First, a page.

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11 Types of Creative Writing

 

Colored Pencils Border, and Creativity write isolated

Colored Pencils Border, and Creativity write isolated

What is creative writing? What does it mean to be a creative writer? We often associate creative writing with fictional stories, but there are many more ways of being creative as a writer than this. Here are just a few examples of the different types of creative writing that are available for you to explore.

#1. Essays

Writing an essay requires creative thinking. This is especially true for personal or descriptive essays. If you’re trying to create a persuasive argument for the reader, then you’ll need to engage the creative centers of your mind to make that happen.

#2. Journals

A journal is not quite the same as a diary. Diaries help you keep track of the events that happen to you during the day. A journal takes on more of a memoir role. You can choose the types of memories that you write down by keeping everything within a specific topic or heading. Dreams are a common journal, but you could also focus on relationships, contentment, gratitude, or virtually any other emotion.

#3. Poetry

Poetry might not be a form of creative writing that hits bestseller lists often, but it shouldn’t be ignored by any writer. Poems can be written in any format. You can also write them with specific form and prose if you prefer. If you really want to stretch your creative energies, try to come up with a rhyming story – kids love stories that rhyme. For fun, you could even create a horror rhyming poem for adults to practice your creative skills.

#4. Vignettes

These are short stories that can take on virtually any format that is offered here. Pretty much anything goes from a creative standpoint if you’re writing a vignette – except for length. This type of creative writing is extremely short. It can even just be a couple of sentences long if you wish, as long as the descriptions used are evocative.

#5. Short Stories

A short story has natural ABC progression which allows you to tell a full tale that is meaningful to the reader. These stories don’t have to be lengthy either. You can write a solid short story in 1,000-2,000 words and still include character development and plot details.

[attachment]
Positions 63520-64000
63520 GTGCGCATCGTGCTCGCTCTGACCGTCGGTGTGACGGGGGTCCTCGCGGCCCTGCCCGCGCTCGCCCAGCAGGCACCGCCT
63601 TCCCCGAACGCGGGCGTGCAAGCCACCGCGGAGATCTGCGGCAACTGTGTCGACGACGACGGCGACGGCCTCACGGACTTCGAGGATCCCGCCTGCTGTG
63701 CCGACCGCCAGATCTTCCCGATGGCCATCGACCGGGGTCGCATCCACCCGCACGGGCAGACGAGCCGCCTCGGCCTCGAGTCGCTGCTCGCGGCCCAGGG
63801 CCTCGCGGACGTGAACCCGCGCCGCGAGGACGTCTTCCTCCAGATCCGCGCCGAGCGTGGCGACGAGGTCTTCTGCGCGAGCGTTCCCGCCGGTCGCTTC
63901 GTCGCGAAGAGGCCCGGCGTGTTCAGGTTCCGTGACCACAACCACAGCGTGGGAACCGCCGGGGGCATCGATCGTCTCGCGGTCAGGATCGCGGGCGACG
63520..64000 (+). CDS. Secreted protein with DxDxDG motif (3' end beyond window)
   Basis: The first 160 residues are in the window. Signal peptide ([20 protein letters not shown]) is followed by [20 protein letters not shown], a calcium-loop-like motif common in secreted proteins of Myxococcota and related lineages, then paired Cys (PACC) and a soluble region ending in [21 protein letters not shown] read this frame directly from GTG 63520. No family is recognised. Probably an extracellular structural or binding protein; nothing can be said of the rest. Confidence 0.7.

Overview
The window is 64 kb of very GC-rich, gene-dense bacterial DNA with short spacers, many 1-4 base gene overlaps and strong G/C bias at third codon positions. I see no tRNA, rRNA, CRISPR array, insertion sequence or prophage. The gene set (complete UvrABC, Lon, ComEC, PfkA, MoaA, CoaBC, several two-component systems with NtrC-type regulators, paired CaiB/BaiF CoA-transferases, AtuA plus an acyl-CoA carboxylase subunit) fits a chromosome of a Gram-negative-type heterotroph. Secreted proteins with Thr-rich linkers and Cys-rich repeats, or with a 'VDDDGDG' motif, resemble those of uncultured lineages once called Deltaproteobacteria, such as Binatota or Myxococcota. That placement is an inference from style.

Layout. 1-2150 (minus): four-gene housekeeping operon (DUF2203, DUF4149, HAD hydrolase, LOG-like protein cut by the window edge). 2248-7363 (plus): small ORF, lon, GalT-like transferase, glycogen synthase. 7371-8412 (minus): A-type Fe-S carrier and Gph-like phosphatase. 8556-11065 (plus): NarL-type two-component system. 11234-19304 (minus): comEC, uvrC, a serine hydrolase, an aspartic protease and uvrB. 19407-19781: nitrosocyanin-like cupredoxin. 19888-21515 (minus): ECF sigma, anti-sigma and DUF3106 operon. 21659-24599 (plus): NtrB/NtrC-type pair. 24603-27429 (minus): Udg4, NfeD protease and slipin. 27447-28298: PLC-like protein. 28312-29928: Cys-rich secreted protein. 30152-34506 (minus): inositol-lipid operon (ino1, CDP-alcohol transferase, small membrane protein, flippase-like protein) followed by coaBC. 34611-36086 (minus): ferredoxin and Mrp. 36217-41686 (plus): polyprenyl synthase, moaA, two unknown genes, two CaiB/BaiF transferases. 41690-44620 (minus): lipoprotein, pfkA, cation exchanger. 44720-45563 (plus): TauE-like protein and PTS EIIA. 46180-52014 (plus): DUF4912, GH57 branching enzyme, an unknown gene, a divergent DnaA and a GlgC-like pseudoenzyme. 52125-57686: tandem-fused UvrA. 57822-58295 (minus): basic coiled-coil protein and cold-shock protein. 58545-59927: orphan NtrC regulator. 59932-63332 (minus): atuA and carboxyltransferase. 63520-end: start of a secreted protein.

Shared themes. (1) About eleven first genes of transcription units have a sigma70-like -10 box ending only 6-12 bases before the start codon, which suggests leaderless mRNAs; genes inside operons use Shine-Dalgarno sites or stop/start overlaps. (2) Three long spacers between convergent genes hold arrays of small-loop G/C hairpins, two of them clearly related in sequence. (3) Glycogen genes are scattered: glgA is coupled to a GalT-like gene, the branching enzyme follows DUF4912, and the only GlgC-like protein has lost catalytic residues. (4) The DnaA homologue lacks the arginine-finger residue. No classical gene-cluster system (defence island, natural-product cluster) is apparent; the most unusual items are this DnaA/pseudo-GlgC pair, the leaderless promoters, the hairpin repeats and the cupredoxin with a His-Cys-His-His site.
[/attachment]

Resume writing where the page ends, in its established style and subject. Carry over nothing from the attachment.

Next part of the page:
#6. Letters

Our ability to communicate with one another is relying more and more on the written word these days, so writing letters to someone is a great creative writing skill to develop. You can even have your characters write letters to each other within the context of a story you’re creating.

#7. Songs

Some might say that song lyrics are really just a poem set to music, but there is a certain rhythm to song lyrics that is unique to the writing world. If you can play an instrument or like to sing, then consider stretching your creative writing skills into this type of writing to see what happens. If you don’t play an instrument, maybe someone you know does and would be interested in coming up with a collaboration.

#8. Blogging

Think of blogging as a published form of journaling, but without the limitation of purpose. A blog can be a personal diary, a reflection of a spiritual journey, or even be educational in nature.

#9. Free Writing

This might be the most creative type of writing. Just turn on your computer or open up a notebook and start to write. Don’t let anything stop you. Whatever comes to mind gets put onto your screen or that page. Nothing is off-limits. Set a time limit for yourself – say 15 minutes. When you’ve finished, you may have several great ideas that can be turned into larger stories later on.

#10. Reporting

Journalists tends to follow this type of creative writing most often, especially when writing a column or opinion piece. Some journalistic writing only reports facts, events, and actions, but even then there is a certain creative element to the writing that makes it compelling. If you’ve ever read a local article about a city council meeting, then you’ve seen a reporter being creative with some very dry content so it could be interesting.

#11. Speeches

Speeches are a lot like essays, but the goal of a speech tends to be more persuasive or inspirational. The good news about this creative writing type is that virtually any subject matter can be discussed. You do have limits on length in this format – about 100 words can be spoken clearly per minute, so be precise with your key points so a rambling speech isn’t the end result.

These types of creative writing may be some of the most popular ways to write, but that doesn’t mean they’re the only ones that are available. You can write memoirs. You can write autobiographies. You can write TV scripts. The goal is simple: to just keep writing. Find your comfort zone, then step outside of it, and your creative energies will thank you for your efforts.

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What’s your favorite type of creative writing and why? Share with me on my contact page and if I use your idea, I’ll give you credit and link to your site!

 

 

Melissa G Wilson

Melissa has been a leader in the book writing, publishing and marketing arena for the past two decades. To date, she has helped more than 100 thought leaders write, publish and market their books. Her clients include executives such as Dan Weinfurter a seven-time Inc 500 winner and Orlando Ashford, President of Holland Cruise Lines.

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